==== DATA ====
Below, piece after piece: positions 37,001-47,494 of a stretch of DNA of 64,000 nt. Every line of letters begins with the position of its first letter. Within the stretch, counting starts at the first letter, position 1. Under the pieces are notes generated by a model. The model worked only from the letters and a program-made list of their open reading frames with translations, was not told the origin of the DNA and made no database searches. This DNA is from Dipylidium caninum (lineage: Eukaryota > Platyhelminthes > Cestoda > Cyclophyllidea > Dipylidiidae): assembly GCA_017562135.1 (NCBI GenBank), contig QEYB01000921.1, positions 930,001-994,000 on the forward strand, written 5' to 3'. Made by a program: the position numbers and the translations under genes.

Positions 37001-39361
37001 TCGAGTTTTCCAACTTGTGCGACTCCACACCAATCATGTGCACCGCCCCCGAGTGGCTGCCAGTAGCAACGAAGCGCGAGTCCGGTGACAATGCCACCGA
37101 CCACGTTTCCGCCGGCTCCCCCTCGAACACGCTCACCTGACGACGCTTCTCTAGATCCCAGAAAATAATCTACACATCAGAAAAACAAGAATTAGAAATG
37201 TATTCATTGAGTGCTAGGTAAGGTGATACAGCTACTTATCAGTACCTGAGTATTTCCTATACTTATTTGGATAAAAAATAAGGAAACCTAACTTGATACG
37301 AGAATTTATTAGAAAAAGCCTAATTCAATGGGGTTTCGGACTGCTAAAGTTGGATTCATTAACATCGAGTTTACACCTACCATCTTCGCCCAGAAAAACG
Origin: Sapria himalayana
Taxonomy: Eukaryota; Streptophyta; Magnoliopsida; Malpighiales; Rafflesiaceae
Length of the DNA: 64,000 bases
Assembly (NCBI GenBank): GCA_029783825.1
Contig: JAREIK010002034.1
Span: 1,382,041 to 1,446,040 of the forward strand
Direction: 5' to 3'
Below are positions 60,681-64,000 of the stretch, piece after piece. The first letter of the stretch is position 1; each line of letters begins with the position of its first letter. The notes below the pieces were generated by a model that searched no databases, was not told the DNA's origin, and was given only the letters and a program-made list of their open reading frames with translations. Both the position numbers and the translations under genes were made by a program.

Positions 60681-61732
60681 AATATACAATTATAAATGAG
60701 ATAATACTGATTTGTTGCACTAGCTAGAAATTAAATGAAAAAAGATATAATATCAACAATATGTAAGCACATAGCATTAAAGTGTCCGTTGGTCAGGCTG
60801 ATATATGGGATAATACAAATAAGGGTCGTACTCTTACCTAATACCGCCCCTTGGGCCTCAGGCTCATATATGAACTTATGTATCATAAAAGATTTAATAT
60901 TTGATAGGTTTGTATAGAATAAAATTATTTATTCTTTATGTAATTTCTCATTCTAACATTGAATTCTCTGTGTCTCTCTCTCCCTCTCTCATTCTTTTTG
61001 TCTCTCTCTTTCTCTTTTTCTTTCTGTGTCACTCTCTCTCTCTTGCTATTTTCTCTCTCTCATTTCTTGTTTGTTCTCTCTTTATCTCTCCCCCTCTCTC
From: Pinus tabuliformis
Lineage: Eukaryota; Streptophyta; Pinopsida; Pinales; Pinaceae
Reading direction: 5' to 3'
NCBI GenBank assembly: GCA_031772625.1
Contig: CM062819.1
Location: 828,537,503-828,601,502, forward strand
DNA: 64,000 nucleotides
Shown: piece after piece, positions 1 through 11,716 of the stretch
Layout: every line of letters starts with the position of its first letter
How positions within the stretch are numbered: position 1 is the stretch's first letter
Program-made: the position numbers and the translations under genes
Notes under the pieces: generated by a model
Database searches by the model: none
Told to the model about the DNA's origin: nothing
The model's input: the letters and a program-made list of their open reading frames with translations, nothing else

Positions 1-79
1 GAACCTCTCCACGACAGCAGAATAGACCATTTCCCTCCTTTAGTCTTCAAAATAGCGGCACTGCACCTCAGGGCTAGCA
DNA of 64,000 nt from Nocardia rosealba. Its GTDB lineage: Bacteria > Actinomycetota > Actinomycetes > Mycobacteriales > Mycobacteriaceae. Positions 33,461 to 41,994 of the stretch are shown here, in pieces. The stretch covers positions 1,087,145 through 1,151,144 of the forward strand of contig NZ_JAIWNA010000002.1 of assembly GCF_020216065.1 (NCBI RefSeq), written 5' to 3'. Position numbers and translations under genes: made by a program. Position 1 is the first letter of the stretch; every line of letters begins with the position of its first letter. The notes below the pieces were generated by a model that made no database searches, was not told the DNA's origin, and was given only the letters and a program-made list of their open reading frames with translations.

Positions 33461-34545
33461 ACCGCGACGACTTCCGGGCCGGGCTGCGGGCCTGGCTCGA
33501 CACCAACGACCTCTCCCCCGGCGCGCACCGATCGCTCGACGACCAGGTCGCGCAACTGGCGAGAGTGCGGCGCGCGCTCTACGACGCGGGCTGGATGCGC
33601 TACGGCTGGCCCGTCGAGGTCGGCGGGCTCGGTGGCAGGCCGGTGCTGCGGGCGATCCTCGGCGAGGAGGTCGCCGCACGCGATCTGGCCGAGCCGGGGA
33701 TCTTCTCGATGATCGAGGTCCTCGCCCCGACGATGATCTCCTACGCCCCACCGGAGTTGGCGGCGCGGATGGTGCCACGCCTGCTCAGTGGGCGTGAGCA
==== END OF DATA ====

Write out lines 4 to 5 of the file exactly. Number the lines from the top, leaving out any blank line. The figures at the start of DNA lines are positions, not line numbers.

37101 CCACGTTTCCGCCGGCTCCCCCTCGAACACGCTCACCTGACGACGCTTCTCTAGATCCCAGAAAATAATCTACACATCAGAAAAACAAGAATTAGAAATG
37201 TATTCATTGAGTGCTAGGTAAGGTGATACAGCTACTTATCAGTACCTGAGTATTTCCTATACTTATTTGGATAAAAAATAAGGAAACCTAACTTGATACG